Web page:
Don’t remove what evolution and Fate have bestowed upon you: harness it, heal it, use it — and love it.

 

 

deprivation · fear · joy · recovery · self-love · truth

Getting the F*ck off my Knees.

On Friday night at 10 minutes to midnight sitting in my parked car outside my apartment building, I was scrolling through Facebook on my phone.  I usually do this as a ‘before getting out of my car at the end of the night’ ritual.  I don’t know why.  Like I’m getting a few minutes’ alone time before I go into the house… but I live alone… with a cat. … so…  In any case, I came across a post about that evening’s blue moon, looked quickly at the clock and exclaimed, “Shit!”

I shut off my phone, dashed out of the car up to my apartment.  I took off my heels, slipped on flats, grabbed my loaner tambourine and climbed excitedly and nervously up the stairs to the rooftop of my building.

Pushing open the door, I saw before me a whitewashed roof with long pipes and what look like abandoned solar panels.  Dropping my keys by the door, I carried my tambourine to the center of the rooftop, shielding myself slightly from the view of neighboring buildings, and turned around to see the full, audacious moon before me. Then, I began to jangle the tambourine, and finally I began to sing.

…uh, what?

As I’ve come to the part of my recovery/internal work where we are instructed to “Humbly ask God to remove our shortcomings,” my mentor asked me how I’d done this step in the past. I told her I usually get on my knees and say some kind of prayer.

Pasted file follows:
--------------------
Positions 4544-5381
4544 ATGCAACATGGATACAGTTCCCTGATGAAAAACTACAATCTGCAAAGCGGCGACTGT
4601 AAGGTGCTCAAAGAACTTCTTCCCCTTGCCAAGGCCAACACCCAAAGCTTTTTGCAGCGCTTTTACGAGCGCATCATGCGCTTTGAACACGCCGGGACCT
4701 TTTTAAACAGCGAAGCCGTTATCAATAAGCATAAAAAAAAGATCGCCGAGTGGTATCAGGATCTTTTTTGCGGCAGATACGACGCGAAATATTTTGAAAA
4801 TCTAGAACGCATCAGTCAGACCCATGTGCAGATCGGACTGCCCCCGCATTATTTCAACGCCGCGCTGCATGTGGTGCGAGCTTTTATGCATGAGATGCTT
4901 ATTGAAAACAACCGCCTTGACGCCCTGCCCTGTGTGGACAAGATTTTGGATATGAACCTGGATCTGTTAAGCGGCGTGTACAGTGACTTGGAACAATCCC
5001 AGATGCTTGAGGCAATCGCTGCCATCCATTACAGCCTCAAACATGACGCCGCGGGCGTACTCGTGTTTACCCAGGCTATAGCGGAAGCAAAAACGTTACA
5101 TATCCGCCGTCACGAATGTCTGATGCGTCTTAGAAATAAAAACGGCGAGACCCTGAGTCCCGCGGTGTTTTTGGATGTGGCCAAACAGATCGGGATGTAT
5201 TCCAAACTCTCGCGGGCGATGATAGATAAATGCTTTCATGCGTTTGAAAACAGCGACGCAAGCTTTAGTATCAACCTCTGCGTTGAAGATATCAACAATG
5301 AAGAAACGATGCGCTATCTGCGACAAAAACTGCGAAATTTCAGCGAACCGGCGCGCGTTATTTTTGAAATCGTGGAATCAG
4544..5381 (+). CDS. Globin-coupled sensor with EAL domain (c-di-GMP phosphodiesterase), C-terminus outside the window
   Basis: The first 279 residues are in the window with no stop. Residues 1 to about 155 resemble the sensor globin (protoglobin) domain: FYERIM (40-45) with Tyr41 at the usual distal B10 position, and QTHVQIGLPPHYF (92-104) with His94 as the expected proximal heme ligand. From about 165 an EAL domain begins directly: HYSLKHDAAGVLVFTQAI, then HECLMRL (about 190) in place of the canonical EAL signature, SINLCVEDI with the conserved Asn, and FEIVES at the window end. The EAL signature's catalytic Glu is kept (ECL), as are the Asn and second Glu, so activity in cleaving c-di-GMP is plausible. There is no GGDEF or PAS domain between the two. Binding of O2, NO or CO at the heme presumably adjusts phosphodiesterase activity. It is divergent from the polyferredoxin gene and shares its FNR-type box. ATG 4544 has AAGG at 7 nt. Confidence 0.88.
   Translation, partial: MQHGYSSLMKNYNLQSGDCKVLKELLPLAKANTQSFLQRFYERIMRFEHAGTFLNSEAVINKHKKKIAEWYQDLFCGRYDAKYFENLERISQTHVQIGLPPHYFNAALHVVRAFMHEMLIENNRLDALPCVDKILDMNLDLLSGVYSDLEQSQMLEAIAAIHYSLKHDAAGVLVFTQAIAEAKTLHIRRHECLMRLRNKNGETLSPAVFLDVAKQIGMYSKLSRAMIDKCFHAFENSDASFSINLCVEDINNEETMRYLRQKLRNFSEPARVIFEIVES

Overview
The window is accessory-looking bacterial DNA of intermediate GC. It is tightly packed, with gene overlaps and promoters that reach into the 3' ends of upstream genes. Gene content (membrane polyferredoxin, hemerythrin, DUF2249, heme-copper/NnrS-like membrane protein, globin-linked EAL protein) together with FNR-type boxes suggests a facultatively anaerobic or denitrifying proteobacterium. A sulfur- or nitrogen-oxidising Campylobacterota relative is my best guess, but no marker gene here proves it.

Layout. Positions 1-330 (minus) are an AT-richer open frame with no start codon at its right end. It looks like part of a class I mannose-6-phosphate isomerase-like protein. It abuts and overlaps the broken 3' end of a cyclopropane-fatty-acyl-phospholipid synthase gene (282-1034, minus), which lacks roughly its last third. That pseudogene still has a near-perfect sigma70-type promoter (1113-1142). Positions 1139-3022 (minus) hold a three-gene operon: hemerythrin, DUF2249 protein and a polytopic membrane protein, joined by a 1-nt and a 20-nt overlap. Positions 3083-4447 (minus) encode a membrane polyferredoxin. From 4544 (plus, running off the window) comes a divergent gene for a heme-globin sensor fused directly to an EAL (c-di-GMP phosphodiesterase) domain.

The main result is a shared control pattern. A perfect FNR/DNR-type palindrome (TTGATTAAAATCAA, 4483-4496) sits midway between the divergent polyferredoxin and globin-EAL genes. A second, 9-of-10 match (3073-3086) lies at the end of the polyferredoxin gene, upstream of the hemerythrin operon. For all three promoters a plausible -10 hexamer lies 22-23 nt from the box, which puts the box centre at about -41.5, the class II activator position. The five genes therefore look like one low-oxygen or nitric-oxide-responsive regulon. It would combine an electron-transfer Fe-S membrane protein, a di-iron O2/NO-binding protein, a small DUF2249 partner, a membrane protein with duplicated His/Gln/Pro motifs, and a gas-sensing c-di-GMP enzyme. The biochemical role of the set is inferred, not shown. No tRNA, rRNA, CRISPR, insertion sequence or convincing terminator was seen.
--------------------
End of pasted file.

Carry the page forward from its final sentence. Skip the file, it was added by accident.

“Get the fuck off your knees!” she replied emphatically.

You see, I have a habit of being small.  Of minimizing myself, diminishing myself, down playing and ignoring my own needs out of fear and, mostly now, out of long-grooved practice.  This habit of deprivation and hiding causes many problems in my life, mostly because I am surely aware that I am not “meant” to be a mouse.

Being a mouse, though, often looks like me withholding my truths, not admitting what I really want from others and from myself and from life.  Things like. … I want to get married.  *gasp!*  It was near torture to say this aloud to her when we were discussing truths I never tell anyone.  It feels embarrassing to say it.  To feel it.  To want it. “I’m a modern woman, proud brave able! What a simpering, waif-like desire to have!,” goes my internal monologue.  And I wither to admit it to anyone else.

My mentor and I spoke at length that day, and she finally suggest-/insist-ed that I get a tambourine, dress up in something exciting and shout this truth, and all my others, to the heavens.

*Gulp*

So on Friday morning, two weeks after this suggestion, I finally obtained a borrowed tambourine (you’d be surprised how few there are around!).  I texted my mentor that tonight was the night!  And then I read online that it was also going to be a full moon, a blue moon in fact. This seemed most auspicious.  (For a woo-woo hippie shit chick like myself!)

The evening found me on the roof of my apartment building, fresh from a salsa lesson/live music dance in the city, in a hot dress and pulsing with feminine wiles, furtively tapping this noisemaker in my hand, trying not to feel embarrassed.

And then I began to sing.

I started softly and whirled myself into a crescendo, abandoning decorum, delighting in the jangle and thrill of the truth.  Gyrating, gesticulating, twirling around the rooftop, I sang loudly all the secret desires of my soul and my heart, echoing a refrain of, “I let go of being small!” and hammering wildly on the tambourine, an elegant, alight grin streaked across my face as I hopped lightly over the pipes, spinning around the roof until all my heart’s desires, all my tiny wishes I’m too ashamed to speak, had poured out of my throat and into the moonlit darkness.

Laughing, giddy, adrenalized, I headed back to the entrance door, calling brazenly to the bulbous moon: “Peace out, Blue Moon.”